Orbital Quarantine Command

When Earth’s early explorers traveled to new continents, they discovered that local life forms were often quite different from those they were familiar with-different in ways that changes in climate could not account for. Soon, these explorers were transplanting animals and plants from the new continents to their home continents, and vice versa. In this way, potatoes, tomatoes, and tobacco came from the new world, and coffee and the horse were transplanted from the old. But disease organisms were transplanted as well. Multitudes of American Indians died off from diseases brought to them by unsuspecting explorers.

As the planets of the solar system were explored, care was taken that no contaminants be brought back to Earth. It was feared that if the danger of intercontinental contamination had been great, the danger of interplanetary contamination could be even greater. However, no life forms were found on any of Sol’s other planets, and humanity soon felt fairly secure in traveling through the solar system.

When interstellar travel became a possibility, the concern for potential contamination became greater than ever before. Although the colonization of other worlds would give humanity an increased chance of survival in the galaxy, that same colonization had the potential to destroy the human race with plague if care were not taken to prevent cross-contamination.

An international treaty was signed to allow for the creation of a jointly maintained inspection system that would ensure that all cargoes delivered to Terra would be stringently inspected to preclude the possibility of Terra’s ecosystem being infected with any harmful alien life form. The consensus was that such stringent measures need not be instituted on all colony worlds; each world could decide for itself the amount of risk it was willing to take Nor was it necessary (or economically feasible) to protect the entirety of humanity’s home system. All that was required to ensure the survival of the race was that one world be carefully protected, and the logical choice was Earth.

The protective system became known as Orbital Quarantine Command (OQC)

On the first few worlds that Earth colonized, the biochemistries were so incompatible with Terra’s that humans had absolutely no problems with alien-spawned diseases. This proved fortunate for Earth, as it allowed Orbital Quarantine Command to test and refine its procedures for dealing with incoming traffic before any serious threat was encountered.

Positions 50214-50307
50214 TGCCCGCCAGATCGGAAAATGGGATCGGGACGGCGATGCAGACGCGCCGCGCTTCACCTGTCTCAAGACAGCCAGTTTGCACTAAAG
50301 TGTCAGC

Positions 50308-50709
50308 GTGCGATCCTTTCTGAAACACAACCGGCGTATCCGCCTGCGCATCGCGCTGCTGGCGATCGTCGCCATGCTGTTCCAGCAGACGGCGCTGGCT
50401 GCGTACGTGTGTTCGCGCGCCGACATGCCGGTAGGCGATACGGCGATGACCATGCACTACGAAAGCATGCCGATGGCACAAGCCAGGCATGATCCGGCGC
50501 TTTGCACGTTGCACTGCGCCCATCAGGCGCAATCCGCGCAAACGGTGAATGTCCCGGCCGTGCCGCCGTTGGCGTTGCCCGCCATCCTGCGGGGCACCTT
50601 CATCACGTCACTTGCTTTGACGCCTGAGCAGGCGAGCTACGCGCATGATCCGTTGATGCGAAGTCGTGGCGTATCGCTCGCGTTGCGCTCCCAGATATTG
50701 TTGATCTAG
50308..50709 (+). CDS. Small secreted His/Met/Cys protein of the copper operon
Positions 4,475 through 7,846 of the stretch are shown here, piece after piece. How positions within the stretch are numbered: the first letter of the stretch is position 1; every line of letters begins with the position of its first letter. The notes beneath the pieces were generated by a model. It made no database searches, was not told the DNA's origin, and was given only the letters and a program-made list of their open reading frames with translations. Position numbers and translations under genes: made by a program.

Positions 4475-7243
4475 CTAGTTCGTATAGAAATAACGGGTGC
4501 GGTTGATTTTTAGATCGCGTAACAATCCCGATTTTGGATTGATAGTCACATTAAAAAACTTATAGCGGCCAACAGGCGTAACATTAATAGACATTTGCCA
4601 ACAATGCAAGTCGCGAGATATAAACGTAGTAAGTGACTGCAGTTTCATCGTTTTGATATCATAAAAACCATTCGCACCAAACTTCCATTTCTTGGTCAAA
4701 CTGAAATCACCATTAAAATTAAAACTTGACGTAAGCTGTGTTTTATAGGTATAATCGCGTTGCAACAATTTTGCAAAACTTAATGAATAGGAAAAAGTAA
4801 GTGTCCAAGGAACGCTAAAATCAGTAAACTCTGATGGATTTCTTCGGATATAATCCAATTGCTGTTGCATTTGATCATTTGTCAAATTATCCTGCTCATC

The Organization of OQC

OQC is jointly operated by all of Terra’s starfaring nations. Its central office is located at Gateway, at the top of the beanstalk. A delegation from each starfaring nation is included in this office, and extra space is provided for the offices of less powerful nations that wish to be included on OQC’s supplemental advisory board. Most of the nations on this board have solar system travel capabilities but no starships.

The directors of OQC are elected yearly by the starfaring nations’, delegations. The advisory board can participate in the nomination process, but its members have no vote in the final election. OQC’s facilities outside of Gateway consist of a multitude of stutterwarp warships drawn from navies of the various starfaring nations. These ships are positioned in orbit around Terra in such a way as to detect every incoming vessel, stutterwarp-capable or not. Every six months, a new set of warships is assigned to the positions.

In effect, OQC consists of a blockade of military ships intended to stop every vessel entering Terran orbit If the ship is dropping a cargo, that cargo is quarantined on the ship for a period of many hours while trained inspectors check it carefully for potentially dangerous substances or organisms.

Nonorganic cargoes are typically treated to destroy any latent organisms, then cleared within a matter of a few hours. Organic cargoes typically require gentler treatment and are quarantined and observed for as much as a few days. Living cargoes (including passengers bound for Earth’s surface) are subjected to intense scrutiny over a period of a week or more before being allowed to continue on their way.

OQC and Tourism

Passengers destined for Earth’s surface are subject to intensive scrutiny by OQC. Luggage is carefully examined, and any item that is questionable is confiscated until the character leaves Earth once again. For this reason, it is often simpler to leave all belongings behind when visiting Earth and simply purchase what is necessary once you have reached the planet’s surface. Passengers leaving Earth are not subject to OQC inspection (although they are inspected less thoroughly by the travel facilities they use). Therefore, it is possible to take souvenirs from Earth back home.

Orbital Quarantine Command

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